Like many other niche subgenres, ‘math rock’ is a tricky, amorphous term. Is it just another style of emo or hardcore? Or is it an offshoot of post-rock or prog rock? What even counts as math rock?
For all the pedantic debate that borders on music elitism, it’s refreshing that tricot—who are often grouped with other Asian acts in the genre—are making an explicit disclaimer: the members are not familiar with math rock.
Comprising “Ikkyu” Nakajima (guitarist/vocalist), “Motifour” Kida (guitarist), Hiromi “Hirohiro” (bassist), and Yusuke Yoshida (drummer), tricot have always resisted the confines of genre in their unrelenting embrace of diversity. Citing influences from pop to heavy metal, the ‘potage’ act crafts a distinct sonic palette that can’t be boxed in a single category.
“I’m very inspired by Ringo Sheena, Morning Musume, and System of a Down. I really like how their music has a striking quality to it,” Ikkyu tells Bandwagon. Yusuke chimes in with his love for Ringo Sheena, adding: “I listened to her songs the most before I even started doing music, and I still use her arrangements as a reference point today.”
J-pop’s influence is undeniable in tricot’s music. One of their most well-known songs, the bubbly ‘Ochansensu-Su’ is an example of the band’s ability to masterfully blend pop with complex rhythms.
Similarly, 2020’s ‘WARP’ may sound closer to standard pop rock formulas. But the band never sacrifices their technical prowess on the track, even subverting listeners’ expectations with a seamless rap breakdown mid-song. Ultimately, unlike the calculated aesthetics of math rock, spontaneity underlies the Japanese quartet’s creative philosophy. According to the band, their sound isn’t exactly created on purpose—and that’s the magic of it.
Since their formation in 2010, the Kyoto-based outfit have built an illustrious career, with five studio albums under their belt and over 100 shows across the globe. Most recently, the band released ‘INAI’, the official theme song for Japanese drama series Curse of Spring. A dark tale about the madness of the human condition, the plot follows a female protagonist, who begins a romantic relationship with her dead sister’s fiancé. This is the second soundtrack offering from the band, who previously contributed ‘Tokyo Vampire Hotel’ for the Sion Sono horror miniseries of the same name in 2017.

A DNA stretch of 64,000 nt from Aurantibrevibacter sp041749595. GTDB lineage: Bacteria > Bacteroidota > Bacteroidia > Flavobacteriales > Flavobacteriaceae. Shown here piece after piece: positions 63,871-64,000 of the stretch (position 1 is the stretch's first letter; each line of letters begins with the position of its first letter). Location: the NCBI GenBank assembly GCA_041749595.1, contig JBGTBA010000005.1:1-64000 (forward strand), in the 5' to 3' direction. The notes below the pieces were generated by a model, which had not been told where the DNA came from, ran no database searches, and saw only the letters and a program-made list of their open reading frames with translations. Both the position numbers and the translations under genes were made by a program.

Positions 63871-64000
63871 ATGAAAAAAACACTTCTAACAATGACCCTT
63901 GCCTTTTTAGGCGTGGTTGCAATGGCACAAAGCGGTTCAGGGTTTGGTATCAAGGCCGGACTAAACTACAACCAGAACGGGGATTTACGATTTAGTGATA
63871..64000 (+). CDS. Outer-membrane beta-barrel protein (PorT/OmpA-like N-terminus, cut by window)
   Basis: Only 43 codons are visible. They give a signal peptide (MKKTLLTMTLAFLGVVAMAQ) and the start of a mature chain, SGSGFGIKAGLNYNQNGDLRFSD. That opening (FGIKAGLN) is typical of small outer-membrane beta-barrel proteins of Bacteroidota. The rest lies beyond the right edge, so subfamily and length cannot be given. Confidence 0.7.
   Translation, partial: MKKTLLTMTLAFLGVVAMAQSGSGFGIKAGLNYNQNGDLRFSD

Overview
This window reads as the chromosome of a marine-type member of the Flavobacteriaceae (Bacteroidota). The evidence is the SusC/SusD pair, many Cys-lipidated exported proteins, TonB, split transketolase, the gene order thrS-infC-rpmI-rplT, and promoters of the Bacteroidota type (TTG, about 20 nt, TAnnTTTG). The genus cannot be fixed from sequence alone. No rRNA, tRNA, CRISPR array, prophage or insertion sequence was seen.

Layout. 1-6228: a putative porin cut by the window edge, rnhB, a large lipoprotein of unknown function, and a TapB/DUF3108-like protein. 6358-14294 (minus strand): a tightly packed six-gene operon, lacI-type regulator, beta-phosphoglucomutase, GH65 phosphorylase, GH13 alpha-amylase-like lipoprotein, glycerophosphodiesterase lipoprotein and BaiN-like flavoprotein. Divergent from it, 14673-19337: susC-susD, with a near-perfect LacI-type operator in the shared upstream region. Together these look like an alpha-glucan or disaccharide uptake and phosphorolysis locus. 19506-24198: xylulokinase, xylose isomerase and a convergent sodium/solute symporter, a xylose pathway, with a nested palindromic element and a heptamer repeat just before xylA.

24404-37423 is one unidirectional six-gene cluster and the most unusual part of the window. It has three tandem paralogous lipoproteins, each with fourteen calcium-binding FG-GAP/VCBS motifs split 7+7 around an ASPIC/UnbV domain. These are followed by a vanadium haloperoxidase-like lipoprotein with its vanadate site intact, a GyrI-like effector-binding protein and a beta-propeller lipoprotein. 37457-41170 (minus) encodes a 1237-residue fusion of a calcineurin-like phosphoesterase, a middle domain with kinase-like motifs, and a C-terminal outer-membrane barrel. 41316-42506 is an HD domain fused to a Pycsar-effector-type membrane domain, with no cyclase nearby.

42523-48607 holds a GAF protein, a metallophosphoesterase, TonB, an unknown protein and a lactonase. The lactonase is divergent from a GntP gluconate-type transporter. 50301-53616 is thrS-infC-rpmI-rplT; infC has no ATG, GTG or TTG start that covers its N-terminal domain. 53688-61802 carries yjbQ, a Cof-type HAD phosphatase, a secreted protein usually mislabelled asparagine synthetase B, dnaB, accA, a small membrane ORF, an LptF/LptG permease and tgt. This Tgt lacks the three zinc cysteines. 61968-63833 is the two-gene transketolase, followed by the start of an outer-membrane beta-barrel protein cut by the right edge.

View this post on Instagram
tricot’s attempts to capture the themes of Curse of Spring come through on ‘INAI’. With snarling guitars and pummeling drums, the song depicts the emotional tumult of grief and guilt that haunt the show’s characters. Ikkyu’s dynamic vocals oscillate between ominous desolation and controlled aggression, propelling the song forward with a frantic urgency.
“Because ‘INAI’ was written for Curse of Spring, the lyrics are about curses,” says Ikkyu. “It’s a powerful song that can blow away any curse—a good way to ward off evil,” she explains.
“This song has a heavier sound than usual, so it felt fresh and was really fun to record,” shares Yusuke about the recording experience. “Usually, we don’t use click tracks during recording, but ‘INAI’ was by far the most difficult song to sing without a click track,” adds Ikkyu.
Like many of their previous songs, the verses on ‘INAI’ were penned by Ikkyu, who is also the band’s main lyricist. While there has been much praise for tricot’s compositions, the richness of their lyrics deserves just as much appreciation. Almost bordering on the metaphysical, Ikkyu’s writing often incorporates surreal imagery and a stream-of-consciousness style. As in songs like ‘Itazura’ and ‘Niwa’, her lyrics also typically feature liberal use of wordplay and onomatopoeia.
“Most of the time, the lyrics are just words that seem to be drawn out from the sounds within the song. I try to search for what [these sounds] are trying to say and expand on them,” shares the frontwoman. While the literary qualities of tricot’s songs make it difficult to accurately translate their songs, they no doubt add an intriguing dimension to the music.
‘INAI’ follows the non-album single ‘BAKURO’, which was recently released this May. Last year, tricot also celebrated their 10th anniversary with the release of their fifth album, 10. Moving into their 11th year together, the band continues to embody the innovative spirit of their music. “I want to create songs that’s even poppier than before, but still mysterious in a sense,” shares Yusuke. “I want to create a feeling of surprise, of feeling caught off guard when people listen to our music.”